American analysts have named three options for the development of the Ukrainian counteroffensive, the most successful of which are "steady pressure", "interdiction campaign" and the creation of gaps in Russian defensive lines.
Source: Karolina Hird and Kateryna Stepanenko, analysts at the Institute for the Study of War, together with Frederick Kagan, an expert at the American Enterprise Institute, for TIME magazine
Details: The article says that the situation in Ukraine remains favourable for Kyiv, despite the limited progress made in the counteroffensive.
American analysts pointed out the options for the development of the Defence Forces' counteroffensive under which it will be successful.
Firstly, the current Ukrainian mechanised breakthrough could be successful, and the Ukrainians could exploit it to penetrate deep enough to break part or all of the Russian defence lines.
Secondly, Russian troops, already suffering from serious morale and other systemic problems, could break under pressure and begin a controlled or uncontrolled withdrawal.
Thirdly, a steady pressure and interdiction campaign, supported by a large-scale effort such as the one currently underway, could create gaps in Russian defensive lines that Ukrainian forces could exploit first at local level and then for deeper incursion.
The experts consider the first and second options possible, but relatively unlikely.
The third is the most likely path to Ukraine's success.
It will be slower and more gradual than the other two, and slower than Western supporters of Ukraine want and expect.
And it depends on Western aid to provide Ukraine with a steady supply of equipment, likely for many months, so that Ukraine can maintain its pressure until Russian forces have gaps in their lines that Ukrainians can exploit.
The slow pace of the counteroffensive that Ukraine used until 26 July is designed to minimise Ukrainian casualties. It is also not aimed at exhausting the Russians, but rather at steadily pushing them out of their prepared defensive positions so that the Ukrainians can take advantage of this to make operationally significant gains.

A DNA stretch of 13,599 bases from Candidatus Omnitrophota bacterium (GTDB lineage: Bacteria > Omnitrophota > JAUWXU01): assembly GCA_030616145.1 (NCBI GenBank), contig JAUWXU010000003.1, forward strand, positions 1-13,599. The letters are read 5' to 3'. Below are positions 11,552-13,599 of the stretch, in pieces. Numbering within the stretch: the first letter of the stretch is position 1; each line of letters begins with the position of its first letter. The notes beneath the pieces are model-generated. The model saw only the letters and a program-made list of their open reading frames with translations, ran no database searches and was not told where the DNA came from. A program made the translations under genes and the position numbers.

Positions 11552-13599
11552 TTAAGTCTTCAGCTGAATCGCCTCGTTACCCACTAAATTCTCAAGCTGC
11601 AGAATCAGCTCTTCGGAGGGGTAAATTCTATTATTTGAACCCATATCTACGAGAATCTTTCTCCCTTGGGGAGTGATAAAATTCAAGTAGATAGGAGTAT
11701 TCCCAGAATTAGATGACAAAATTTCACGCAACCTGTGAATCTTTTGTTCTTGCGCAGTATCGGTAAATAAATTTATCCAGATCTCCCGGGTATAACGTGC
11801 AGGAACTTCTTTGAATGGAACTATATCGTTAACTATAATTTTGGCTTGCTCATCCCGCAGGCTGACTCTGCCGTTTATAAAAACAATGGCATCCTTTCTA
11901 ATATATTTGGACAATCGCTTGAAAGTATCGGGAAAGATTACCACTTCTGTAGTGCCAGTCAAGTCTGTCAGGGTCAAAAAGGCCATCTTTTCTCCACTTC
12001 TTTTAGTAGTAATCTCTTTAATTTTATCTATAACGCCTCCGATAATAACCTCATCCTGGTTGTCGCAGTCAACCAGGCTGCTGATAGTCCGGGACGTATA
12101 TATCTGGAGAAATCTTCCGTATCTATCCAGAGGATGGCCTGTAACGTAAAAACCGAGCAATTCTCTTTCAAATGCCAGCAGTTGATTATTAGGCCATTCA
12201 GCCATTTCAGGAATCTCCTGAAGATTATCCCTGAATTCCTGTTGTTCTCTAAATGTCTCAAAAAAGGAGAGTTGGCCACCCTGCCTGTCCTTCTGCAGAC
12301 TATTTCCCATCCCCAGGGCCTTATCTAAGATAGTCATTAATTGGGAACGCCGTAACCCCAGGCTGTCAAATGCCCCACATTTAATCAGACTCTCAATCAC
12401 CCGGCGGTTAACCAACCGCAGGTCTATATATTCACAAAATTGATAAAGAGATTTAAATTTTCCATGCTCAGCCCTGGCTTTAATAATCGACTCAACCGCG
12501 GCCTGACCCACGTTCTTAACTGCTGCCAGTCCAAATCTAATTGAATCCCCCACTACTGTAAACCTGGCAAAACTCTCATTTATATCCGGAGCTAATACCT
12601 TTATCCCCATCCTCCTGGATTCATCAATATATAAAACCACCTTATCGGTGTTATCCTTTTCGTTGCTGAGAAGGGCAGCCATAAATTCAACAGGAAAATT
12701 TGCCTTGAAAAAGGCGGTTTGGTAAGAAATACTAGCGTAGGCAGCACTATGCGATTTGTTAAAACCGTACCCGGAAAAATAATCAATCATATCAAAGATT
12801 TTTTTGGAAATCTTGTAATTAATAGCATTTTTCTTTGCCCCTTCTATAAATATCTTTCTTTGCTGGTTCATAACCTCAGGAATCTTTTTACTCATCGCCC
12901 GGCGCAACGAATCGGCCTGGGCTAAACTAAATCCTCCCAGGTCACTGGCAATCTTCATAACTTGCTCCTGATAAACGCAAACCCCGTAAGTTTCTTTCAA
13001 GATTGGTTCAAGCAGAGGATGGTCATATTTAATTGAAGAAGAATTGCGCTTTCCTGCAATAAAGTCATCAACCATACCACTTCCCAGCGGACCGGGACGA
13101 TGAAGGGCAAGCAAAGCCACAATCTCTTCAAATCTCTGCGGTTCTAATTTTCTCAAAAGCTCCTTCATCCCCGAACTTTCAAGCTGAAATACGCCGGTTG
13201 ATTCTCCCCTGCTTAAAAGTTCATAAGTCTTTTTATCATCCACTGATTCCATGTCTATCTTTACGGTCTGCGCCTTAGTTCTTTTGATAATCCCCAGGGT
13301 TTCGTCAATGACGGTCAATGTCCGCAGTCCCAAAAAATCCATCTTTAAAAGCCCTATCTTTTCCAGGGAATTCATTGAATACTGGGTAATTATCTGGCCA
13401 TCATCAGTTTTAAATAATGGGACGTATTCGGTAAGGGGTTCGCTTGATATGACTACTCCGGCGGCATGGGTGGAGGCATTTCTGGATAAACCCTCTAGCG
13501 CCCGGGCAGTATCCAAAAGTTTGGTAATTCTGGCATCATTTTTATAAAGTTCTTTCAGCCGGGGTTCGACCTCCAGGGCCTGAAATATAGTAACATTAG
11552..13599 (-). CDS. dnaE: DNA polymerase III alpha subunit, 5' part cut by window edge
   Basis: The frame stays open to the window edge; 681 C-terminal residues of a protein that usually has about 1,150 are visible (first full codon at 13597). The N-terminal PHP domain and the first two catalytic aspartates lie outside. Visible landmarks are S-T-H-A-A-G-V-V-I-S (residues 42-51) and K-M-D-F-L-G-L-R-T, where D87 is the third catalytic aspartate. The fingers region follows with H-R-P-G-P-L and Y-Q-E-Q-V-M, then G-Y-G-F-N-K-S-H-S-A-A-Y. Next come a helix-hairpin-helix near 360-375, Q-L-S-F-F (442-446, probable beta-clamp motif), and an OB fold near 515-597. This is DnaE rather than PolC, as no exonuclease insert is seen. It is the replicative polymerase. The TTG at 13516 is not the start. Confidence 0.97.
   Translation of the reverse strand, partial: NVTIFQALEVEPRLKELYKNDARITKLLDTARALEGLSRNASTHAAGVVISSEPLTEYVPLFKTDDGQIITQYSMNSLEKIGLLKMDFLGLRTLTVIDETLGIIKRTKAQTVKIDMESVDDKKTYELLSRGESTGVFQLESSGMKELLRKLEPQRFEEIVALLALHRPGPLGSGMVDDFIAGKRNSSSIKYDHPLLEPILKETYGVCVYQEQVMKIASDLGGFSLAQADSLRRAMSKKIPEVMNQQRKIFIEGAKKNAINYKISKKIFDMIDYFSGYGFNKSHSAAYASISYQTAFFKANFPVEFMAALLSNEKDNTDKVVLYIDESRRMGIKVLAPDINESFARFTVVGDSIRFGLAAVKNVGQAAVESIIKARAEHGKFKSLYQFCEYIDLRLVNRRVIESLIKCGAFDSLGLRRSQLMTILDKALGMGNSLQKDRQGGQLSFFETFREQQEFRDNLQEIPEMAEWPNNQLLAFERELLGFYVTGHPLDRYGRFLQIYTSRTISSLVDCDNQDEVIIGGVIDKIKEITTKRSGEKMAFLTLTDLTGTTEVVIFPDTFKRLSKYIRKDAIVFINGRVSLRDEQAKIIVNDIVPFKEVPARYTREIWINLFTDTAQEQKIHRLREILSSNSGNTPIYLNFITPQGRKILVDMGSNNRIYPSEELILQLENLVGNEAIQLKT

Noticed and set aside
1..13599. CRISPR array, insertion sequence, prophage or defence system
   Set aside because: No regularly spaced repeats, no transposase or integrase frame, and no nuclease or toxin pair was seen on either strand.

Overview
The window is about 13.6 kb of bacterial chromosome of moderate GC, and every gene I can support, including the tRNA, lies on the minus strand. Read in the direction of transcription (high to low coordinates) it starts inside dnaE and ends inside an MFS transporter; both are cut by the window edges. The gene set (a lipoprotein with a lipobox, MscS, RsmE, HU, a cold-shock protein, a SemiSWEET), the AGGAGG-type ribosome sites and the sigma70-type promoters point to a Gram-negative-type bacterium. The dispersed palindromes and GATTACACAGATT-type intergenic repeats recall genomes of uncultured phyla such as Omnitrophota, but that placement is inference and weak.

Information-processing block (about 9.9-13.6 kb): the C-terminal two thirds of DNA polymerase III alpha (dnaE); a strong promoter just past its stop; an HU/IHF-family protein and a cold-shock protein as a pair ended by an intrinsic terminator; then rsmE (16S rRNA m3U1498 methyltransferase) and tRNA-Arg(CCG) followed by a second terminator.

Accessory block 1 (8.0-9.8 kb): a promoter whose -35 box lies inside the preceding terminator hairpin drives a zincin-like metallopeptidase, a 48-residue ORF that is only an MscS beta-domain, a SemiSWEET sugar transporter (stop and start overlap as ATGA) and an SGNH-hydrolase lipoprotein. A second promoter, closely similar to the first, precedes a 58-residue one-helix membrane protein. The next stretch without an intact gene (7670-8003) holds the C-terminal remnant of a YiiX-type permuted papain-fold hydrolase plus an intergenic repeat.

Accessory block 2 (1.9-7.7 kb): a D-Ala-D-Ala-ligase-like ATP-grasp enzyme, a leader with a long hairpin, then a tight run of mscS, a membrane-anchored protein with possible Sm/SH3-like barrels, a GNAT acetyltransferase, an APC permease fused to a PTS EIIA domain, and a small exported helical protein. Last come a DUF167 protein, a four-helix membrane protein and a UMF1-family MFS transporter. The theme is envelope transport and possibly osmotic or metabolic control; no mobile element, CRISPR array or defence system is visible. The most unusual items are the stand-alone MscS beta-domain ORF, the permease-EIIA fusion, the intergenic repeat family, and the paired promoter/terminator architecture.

It is still a war of manoeuvre, not a war of attrition, just at a slower pace. That is why it requires patience, but it can be successful, as the experts said.
With this approach, Ukrainians have achieved success on both Kherson and Kharkiv fronts.
The article reads that Ukraine retains the initiative and uses many advantages. However, its counteroffensive may fail, as the Russians may be more resilient than they seem to be.
Another reason for possible failure is that the West may not be able to provide Ukraine with the necessary equipment and support in time.
The grounds for confidence in the possibility of significant Ukrainian success are closely linked to a number of problems typical for the Russian army.
In particular, Russian troops are stretched thin, and their supply lines are suffering as a result.
Quote: "The defining characteristic of this phase of the war is that the Russians must defend a ground line of communication consisting of a road and a rail line that runs from Rostov-on-Don at the northeastern edge of the Sea of Azov to Crimea. Vast quantities of food, fuel, ammunition, personnel, and other supplies are required by the tens of thousands of Russian troops in southern Ukraine and must travel along this road and rail line."
More details: This is very favourable for Ukraine, the experts believe.
If the Ukrainians can reach the Sea of Azov anywhere and hold their positions, they will cut off ground lines of communication. The Russians will thus have to hold it completely.
In other words, the Ukrainians need only to win and hold one sector to make virtually all of the territory held by Russia to the west of their advance unusable for defence.
The Russians, on the other hand, need to win everywhere and always. The Ukrainians do not even need to reach the shore of the Sea of Azov.
On the one hand, the ground line of communication does not cover the coast along the entire perimeter, and so in some places, it is closer to the current front than to the coastline. If the Ukrainians are able to advance within artillery range of the line of communication (about 25 kilometres), they could begin to shell it intensively in a way that would severely worsen the Russians' ability to continue to use it.
Thus, the Ukrainians could choose any sector of the line or exploit any gap that opens up anywhere along the line to break through in a way that would most likely destroy the Russian defences to the west of the breakthrough.